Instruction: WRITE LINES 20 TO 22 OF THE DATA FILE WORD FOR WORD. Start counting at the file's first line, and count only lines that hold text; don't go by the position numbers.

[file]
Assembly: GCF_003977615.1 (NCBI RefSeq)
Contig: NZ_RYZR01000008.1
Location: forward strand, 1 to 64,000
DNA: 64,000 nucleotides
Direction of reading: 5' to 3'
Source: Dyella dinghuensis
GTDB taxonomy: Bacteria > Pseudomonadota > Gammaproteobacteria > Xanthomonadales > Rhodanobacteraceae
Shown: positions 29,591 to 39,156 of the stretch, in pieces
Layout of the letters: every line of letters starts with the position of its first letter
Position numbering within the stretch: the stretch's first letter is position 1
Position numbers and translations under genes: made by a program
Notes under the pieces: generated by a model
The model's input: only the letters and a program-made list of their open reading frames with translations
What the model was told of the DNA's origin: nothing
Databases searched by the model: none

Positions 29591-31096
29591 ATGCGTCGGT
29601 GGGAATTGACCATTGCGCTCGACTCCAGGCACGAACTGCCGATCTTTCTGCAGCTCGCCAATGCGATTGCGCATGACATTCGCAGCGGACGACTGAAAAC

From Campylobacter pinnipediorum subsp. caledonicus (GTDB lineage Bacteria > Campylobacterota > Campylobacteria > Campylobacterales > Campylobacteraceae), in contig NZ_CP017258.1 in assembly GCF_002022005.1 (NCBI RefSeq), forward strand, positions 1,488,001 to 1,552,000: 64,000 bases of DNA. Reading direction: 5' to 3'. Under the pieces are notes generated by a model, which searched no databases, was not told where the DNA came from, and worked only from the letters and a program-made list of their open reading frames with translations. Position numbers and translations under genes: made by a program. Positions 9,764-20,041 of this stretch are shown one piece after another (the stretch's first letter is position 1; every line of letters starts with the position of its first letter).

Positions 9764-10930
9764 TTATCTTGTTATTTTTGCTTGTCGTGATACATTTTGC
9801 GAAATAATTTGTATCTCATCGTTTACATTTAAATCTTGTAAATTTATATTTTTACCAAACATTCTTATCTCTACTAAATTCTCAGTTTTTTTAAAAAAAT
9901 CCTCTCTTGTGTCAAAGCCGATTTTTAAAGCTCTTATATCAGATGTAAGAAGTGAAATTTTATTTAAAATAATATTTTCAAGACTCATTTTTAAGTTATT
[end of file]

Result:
Positions 9764-10930
9764 TTATCTTGTTATTTTTGCTTGTCGTGATACATTTTGC
9801 GAAATAATTTGTATCTCATCGTTTACATTTAAATCTTGTAAATTTATATTTTTACCAAACATTCTTATCTCTACTAAATTCTCAGTTTTTTTAAAAAAAT